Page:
On Monday the New York Times reported that the percentage of black Americans who believe race relations in America are generally good has doubled since July. This statistic forces me to ask: why are African Americans feeling so good about our country in a time of economic crisis and international conflict?
It is not just the fact of a black president. Instead, with everyone analyzing the 100-day mark of Obama’s administration, I think the answer lies in understanding this historic moment through a black cultural lens. I believe African Americans are feeling racially optimistic because they respect how our first Brother President is handling his business. Not all black people of course; there is a group clamoring for "accountability." But the polls are clear that most black people remain enthusiastic supporters of this president.
In January Obama kicked things off with the ultimate political party. African Americans stood with numb fingers and toes on the National Mall to watch a day we never thought would come. Obama had Mary J. Blige singing on the weekend, Aretha in her Sunday-going-to-meeting-hat celebrating on Tuesday morning, and Beyonce serenading on Tuesday night. It was an unrivaled R&B trifecta, challenging even the Essence festival.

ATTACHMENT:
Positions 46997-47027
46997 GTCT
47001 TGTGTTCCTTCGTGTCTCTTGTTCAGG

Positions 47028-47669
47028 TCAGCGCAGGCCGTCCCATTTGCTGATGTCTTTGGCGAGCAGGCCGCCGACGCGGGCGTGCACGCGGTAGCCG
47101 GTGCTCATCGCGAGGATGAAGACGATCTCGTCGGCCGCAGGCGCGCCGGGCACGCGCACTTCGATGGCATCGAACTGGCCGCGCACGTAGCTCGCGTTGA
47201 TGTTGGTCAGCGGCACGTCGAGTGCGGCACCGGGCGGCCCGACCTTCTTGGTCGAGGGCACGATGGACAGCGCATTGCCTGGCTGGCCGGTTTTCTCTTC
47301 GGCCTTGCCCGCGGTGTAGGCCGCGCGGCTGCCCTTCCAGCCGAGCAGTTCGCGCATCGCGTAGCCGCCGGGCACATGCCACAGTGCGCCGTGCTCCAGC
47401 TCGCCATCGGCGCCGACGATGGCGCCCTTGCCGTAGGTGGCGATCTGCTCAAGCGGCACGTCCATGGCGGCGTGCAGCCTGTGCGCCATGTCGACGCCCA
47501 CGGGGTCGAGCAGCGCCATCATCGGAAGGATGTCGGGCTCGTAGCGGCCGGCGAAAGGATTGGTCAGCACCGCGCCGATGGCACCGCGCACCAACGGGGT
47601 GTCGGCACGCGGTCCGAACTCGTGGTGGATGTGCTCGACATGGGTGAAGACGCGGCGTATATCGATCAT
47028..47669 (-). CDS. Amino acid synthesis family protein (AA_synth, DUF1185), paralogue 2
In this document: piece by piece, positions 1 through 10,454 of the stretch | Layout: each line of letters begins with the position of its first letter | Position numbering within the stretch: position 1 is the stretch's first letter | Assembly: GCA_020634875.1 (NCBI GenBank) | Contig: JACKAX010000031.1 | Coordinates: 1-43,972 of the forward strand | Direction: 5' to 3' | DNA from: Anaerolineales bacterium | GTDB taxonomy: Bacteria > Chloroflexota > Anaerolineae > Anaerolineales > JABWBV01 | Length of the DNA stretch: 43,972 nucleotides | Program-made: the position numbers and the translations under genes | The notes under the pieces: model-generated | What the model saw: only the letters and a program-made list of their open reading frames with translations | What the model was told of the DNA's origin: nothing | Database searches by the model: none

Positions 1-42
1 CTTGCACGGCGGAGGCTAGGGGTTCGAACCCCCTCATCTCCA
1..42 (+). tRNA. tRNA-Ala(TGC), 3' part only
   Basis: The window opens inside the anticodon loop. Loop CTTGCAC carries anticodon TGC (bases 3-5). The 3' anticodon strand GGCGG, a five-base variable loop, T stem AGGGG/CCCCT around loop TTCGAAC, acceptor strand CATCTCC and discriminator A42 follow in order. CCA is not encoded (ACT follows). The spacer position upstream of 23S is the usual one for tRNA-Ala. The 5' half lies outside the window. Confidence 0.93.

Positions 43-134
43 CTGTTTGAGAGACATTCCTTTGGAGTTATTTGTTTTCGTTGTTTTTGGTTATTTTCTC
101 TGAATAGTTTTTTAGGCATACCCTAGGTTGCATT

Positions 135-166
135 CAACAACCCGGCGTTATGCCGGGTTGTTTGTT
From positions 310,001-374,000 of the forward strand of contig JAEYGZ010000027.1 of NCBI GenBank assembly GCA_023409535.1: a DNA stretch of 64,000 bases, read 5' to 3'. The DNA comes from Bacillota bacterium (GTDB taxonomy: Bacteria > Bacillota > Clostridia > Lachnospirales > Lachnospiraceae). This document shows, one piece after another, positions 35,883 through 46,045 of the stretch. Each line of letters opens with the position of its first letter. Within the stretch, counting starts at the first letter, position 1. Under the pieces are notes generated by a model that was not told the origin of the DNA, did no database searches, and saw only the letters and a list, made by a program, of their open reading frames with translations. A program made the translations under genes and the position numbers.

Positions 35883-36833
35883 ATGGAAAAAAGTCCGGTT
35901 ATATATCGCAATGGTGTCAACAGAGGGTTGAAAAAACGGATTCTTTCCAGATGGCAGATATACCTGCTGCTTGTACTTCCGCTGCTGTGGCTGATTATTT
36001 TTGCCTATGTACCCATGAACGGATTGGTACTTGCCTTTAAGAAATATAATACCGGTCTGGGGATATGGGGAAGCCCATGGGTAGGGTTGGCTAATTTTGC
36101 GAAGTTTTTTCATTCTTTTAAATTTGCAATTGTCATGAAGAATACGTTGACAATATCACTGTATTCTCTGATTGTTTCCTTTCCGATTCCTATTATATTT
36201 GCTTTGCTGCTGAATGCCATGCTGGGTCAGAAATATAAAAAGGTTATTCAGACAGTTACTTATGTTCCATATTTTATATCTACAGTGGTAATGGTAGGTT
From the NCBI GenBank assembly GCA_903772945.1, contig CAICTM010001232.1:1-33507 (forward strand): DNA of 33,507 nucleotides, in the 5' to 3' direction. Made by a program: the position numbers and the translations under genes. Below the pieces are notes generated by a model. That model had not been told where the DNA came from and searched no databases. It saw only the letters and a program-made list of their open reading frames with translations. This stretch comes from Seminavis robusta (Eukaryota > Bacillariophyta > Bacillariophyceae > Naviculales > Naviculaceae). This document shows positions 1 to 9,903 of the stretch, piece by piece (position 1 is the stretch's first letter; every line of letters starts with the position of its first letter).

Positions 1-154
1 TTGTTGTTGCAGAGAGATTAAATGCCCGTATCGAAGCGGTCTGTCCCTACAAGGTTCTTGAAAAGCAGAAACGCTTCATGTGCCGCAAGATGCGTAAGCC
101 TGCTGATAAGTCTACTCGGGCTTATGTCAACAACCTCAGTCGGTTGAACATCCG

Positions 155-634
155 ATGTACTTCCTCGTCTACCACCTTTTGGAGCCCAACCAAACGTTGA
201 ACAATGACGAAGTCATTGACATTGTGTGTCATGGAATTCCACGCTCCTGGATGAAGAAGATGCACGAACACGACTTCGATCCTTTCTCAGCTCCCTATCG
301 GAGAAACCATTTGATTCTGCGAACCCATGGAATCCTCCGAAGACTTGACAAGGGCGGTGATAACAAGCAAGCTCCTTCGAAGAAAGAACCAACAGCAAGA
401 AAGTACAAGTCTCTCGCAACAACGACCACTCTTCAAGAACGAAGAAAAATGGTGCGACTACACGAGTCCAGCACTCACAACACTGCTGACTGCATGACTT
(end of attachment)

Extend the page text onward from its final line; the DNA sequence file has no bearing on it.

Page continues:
But the best part of January 20th was that Barack and Michelle got out of the bulletproof, blac Cadillac and walked the streets…and no one shot at them. I know we are not allowed to say it, but one reason black people believe that race relations have improved in America is because Barack lived through the primaries, the election, the inauguration, and now through 100 days.
Not only has he survived it; this man has been busy. Obama immediately threw open the doors to the federal government creating the most transparent and internet searchable administration in our history. He quickly ordered the closure of Guantanamo. Both acts resonated with black Americans who have often been most brutally impacted by unfair criminal practices and covert, domestic, government surveillance. Obama signed the Ledbetter Fair Pay Act and imposed a cap on executive pay for banks receiving TARP funds. These policies of wage fairness were immediate signals of substantive change for black Americans who continue to experience enormous income and wealth disadvantage relative to whites.